Mao himself jocularly noted in an aside to Nixon that
in our country also there is a reactionary group which is opposed to our contact with you. The result was that they got on an airplane and fled abroad…. As for the Soviet Union, they finally went to dig out the corpses, but they didn’t say anything about it.
Each side could (and did) exaggerate the subtlety of the other. Mao felt no hindrance to “defying laws both human and divine” or—as Kissinger glosses Mao’s use of the familiar Chinese idiom—”trampling law underfoot without batting an eyelid.”
Equally hard to predict were the astonishing changes brought to China after Mao’s death in 1976, and the return to power of the thrice-purged Party veteran Deng Xiaoping, which provides the setting for the fifth variation. In his 1979 visit to the United States, which Kissinger labels “a kind of shadow play,” Deng made a dramatically favorable impression. Like the earlier Chinese strategists admired by Kissinger, Deng could pursue contrasting policies at once: thus in early 1979, for instance, while he was charming his hosts in the United States, he not only also ordered Chinese troops into Vietnam, to counter Soviet influence there, but also arrested and ordered harsh prison sentences for many of the Chinese artists and writers who had been participating in the short-lived flourishing of demands for more freedom of expression known as “Democracy Wall.”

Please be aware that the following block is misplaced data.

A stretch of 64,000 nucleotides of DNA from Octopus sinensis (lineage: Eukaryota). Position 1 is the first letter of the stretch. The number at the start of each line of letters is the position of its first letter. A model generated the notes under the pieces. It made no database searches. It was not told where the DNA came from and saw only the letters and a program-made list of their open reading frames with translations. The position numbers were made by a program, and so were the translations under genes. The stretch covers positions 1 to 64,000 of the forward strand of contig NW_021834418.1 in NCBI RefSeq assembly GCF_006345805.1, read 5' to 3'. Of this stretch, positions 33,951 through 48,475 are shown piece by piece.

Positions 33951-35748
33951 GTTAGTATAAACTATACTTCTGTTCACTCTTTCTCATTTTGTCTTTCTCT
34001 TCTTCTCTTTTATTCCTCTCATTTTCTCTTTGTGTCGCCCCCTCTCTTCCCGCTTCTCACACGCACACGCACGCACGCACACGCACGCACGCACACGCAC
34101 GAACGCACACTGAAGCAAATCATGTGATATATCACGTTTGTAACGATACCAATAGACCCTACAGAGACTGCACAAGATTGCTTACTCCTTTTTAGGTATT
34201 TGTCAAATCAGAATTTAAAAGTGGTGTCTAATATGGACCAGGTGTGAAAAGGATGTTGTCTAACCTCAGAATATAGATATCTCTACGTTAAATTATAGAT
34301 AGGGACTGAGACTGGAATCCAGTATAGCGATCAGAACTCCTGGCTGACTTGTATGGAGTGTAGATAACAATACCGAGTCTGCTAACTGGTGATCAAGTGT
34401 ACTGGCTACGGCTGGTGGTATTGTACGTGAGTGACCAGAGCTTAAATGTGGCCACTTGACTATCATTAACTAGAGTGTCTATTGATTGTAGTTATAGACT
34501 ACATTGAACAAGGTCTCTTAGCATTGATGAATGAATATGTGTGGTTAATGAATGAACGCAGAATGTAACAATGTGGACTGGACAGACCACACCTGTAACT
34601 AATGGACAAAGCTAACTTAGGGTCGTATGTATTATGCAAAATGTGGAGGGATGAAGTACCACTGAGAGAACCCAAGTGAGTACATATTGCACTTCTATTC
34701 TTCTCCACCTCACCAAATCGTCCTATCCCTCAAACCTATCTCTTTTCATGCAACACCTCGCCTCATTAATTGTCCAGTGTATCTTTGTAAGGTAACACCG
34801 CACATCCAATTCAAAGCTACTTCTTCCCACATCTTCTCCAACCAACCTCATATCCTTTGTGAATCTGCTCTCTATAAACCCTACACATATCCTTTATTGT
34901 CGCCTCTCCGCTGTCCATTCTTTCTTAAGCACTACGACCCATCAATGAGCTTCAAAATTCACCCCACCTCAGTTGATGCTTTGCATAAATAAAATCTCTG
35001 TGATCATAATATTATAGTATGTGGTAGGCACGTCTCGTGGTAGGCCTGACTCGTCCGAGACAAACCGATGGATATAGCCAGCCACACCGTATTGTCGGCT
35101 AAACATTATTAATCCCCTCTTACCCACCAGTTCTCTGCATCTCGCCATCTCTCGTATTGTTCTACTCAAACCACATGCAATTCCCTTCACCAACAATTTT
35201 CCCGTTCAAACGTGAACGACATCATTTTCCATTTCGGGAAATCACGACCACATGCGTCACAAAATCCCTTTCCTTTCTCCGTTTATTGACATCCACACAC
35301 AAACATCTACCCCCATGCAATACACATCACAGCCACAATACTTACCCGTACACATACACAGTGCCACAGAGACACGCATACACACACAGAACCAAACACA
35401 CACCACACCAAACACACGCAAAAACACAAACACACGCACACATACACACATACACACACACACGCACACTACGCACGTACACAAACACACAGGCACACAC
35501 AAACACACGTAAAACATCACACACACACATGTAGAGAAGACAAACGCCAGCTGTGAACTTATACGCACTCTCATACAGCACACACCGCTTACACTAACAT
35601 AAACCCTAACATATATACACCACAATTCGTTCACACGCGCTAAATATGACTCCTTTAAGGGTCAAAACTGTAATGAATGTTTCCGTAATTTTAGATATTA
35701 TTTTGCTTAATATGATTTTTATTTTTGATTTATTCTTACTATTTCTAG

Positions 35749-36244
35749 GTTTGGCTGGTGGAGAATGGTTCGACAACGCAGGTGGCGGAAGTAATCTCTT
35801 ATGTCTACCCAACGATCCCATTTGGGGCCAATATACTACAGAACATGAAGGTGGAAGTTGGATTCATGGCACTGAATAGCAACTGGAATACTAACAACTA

It now seems inevitable—though it was not—that Deng’s ten years of close to absolute power after 1979 must have led inexorably to the immense demonstrations and subsequent massacres of 1989 in Tiananmen Square. We can note the caution of Kissinger’s language, as he writes that the events of spring 1989 were not due to a single cause, but that “it was the unprecedented confluence of disparate resentments that escalated into upheaval.” More simply put, “events escalated in a manner neither observers nor participants thought conceivable at the beginning of the month.”